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Spices not only add zing to meals, but they may also reduce the high levels of triglycerides produced by eating high-fat meals.
A small University of Pennsylvania study shows that adding two tablespoons of such spices as rosemary, oregano, cinnamon, turmeric, black pepper, cloves, garlic powder, and paprika to a high-fat meal reduces triglyceride response by about 30 percent.
Triglycerides are the main fatty materials found in blood. Consistently high triglyceride levels are associated with such conditions as high blood pressure, diabetes, and heart disease.
Apparently, the consumption of spices reduces the body's production of triglycerides in response to a meal's high fat content.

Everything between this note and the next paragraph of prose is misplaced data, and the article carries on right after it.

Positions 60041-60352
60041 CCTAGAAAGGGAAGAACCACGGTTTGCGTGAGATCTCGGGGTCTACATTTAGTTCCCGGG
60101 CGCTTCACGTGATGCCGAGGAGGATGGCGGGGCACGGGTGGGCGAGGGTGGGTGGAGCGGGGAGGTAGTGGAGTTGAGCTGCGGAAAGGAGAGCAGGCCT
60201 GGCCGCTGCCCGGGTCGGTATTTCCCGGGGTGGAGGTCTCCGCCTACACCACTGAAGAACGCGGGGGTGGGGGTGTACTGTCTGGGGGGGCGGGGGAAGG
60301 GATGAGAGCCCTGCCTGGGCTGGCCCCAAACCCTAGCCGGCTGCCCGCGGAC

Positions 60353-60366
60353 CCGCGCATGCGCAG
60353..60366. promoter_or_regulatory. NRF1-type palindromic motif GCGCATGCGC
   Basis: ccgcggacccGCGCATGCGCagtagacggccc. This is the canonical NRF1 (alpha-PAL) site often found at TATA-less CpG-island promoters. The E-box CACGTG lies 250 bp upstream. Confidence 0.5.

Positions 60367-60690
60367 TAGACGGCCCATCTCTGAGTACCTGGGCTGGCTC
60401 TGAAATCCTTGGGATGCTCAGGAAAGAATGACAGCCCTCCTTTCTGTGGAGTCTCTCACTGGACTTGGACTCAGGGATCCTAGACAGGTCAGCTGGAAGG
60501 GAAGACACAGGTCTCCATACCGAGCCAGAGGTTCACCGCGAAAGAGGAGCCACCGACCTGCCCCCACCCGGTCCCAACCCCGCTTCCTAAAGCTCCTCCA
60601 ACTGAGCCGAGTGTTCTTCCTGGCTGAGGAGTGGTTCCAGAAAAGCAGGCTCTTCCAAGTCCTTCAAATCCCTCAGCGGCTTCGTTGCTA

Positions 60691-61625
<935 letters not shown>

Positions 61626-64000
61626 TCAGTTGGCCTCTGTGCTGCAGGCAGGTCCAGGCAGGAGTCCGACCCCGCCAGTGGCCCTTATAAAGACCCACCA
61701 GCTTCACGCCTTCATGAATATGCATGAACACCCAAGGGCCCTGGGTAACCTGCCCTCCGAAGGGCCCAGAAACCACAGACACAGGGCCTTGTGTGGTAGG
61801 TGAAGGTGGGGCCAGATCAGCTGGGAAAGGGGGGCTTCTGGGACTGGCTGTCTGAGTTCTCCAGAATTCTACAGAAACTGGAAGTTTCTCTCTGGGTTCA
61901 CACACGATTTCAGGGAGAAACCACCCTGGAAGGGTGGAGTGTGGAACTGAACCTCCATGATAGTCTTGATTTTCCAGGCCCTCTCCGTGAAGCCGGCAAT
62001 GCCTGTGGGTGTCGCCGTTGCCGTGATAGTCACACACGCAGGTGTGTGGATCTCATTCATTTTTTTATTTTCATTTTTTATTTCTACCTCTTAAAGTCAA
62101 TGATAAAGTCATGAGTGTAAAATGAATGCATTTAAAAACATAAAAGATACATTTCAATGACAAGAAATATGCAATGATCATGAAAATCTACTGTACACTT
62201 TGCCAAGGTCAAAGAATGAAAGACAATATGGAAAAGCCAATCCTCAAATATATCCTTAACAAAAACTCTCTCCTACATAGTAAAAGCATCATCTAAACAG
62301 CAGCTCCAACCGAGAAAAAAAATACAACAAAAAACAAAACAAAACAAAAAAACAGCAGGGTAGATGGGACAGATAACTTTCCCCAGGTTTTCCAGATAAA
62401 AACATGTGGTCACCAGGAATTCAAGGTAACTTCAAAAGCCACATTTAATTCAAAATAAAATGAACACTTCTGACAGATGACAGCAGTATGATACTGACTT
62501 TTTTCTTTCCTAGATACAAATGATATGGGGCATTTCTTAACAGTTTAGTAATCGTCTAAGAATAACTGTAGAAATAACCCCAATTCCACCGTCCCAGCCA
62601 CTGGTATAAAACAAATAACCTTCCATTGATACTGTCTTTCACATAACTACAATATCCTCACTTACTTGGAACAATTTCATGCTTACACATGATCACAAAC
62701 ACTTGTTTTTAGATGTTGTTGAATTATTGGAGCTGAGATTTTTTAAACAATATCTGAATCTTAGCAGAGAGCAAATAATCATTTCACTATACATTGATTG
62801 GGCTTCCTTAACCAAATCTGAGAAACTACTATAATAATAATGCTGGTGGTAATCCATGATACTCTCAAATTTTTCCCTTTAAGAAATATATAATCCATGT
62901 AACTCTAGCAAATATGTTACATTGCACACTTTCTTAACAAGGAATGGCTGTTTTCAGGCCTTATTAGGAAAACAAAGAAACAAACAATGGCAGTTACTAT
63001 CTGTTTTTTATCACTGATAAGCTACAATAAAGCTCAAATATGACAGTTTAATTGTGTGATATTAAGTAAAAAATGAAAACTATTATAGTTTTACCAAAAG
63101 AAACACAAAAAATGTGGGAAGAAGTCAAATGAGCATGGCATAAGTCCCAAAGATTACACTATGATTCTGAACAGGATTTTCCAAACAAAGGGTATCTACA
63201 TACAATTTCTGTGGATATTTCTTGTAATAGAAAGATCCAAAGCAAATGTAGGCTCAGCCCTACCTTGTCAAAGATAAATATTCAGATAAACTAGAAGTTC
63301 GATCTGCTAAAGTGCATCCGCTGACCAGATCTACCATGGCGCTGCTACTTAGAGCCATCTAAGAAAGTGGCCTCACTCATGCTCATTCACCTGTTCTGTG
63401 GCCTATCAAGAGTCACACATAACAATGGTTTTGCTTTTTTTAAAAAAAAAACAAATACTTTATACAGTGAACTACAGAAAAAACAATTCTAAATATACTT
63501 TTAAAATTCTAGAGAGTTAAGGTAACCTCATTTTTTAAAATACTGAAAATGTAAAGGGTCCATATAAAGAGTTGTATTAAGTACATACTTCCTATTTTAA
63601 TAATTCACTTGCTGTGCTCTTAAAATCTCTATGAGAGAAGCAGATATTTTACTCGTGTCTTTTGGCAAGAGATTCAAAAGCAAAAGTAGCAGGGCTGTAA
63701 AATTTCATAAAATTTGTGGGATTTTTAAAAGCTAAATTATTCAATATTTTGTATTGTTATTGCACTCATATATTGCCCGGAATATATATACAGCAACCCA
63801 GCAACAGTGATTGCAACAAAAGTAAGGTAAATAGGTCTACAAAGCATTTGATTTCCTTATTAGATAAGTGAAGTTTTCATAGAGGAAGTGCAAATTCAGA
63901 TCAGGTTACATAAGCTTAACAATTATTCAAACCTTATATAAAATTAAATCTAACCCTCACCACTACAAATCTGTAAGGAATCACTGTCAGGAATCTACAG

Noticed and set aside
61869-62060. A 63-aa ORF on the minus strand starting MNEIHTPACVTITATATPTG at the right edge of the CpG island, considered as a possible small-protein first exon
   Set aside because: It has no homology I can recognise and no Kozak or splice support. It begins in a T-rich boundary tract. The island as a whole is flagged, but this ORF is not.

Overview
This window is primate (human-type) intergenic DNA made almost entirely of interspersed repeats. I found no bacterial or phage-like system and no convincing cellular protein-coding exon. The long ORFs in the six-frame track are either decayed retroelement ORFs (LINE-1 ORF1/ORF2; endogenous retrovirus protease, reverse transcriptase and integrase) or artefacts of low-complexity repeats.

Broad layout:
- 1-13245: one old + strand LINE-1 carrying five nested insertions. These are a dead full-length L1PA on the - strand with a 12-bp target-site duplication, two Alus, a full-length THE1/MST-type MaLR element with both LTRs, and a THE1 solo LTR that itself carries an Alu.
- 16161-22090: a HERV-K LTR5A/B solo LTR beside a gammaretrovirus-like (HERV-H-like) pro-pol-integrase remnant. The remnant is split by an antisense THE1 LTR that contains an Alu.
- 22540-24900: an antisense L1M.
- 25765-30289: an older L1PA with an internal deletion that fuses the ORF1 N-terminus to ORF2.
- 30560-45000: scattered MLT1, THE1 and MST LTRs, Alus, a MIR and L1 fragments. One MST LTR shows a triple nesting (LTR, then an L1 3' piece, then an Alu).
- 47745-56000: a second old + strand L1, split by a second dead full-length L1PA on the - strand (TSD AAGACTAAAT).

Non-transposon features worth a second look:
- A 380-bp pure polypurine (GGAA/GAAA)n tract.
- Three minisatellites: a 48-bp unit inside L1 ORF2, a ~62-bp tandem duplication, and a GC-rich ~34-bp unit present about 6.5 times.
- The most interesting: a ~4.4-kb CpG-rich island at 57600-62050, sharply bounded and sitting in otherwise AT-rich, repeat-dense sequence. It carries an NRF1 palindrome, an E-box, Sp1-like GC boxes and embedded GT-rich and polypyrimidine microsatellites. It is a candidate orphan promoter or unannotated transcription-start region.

In conducting the study, the researchers prepared the same meal on two separate days for six overweight men, ages 30 through 65. Aside from their weight, the men were healthy. The meal consisted of chicken curry, Italian herb bread, and a cinnamon biscuit, with two tablespoons of spices added. The control meal was identical except that it had no added spices.
The addition of spices also had a noticeable effect on two other metabolic measures: Antioxidant activity in the blood increased by 13 percent, and insulin response decreased by 20 percent.
The findings were published in the Journal of Nutrition.
0 comments - Aug 28, 2011
Diabetes Health is the essential resource for people living with diabetes- both newly diagnosed and experienced as well as the professionals who care for them. We provide balanced expert news and information on living healthfully with diabetes. Each issue includes cutting-edge editorial coverage of new products, research, treatment options, and meaningful lifestyle issues.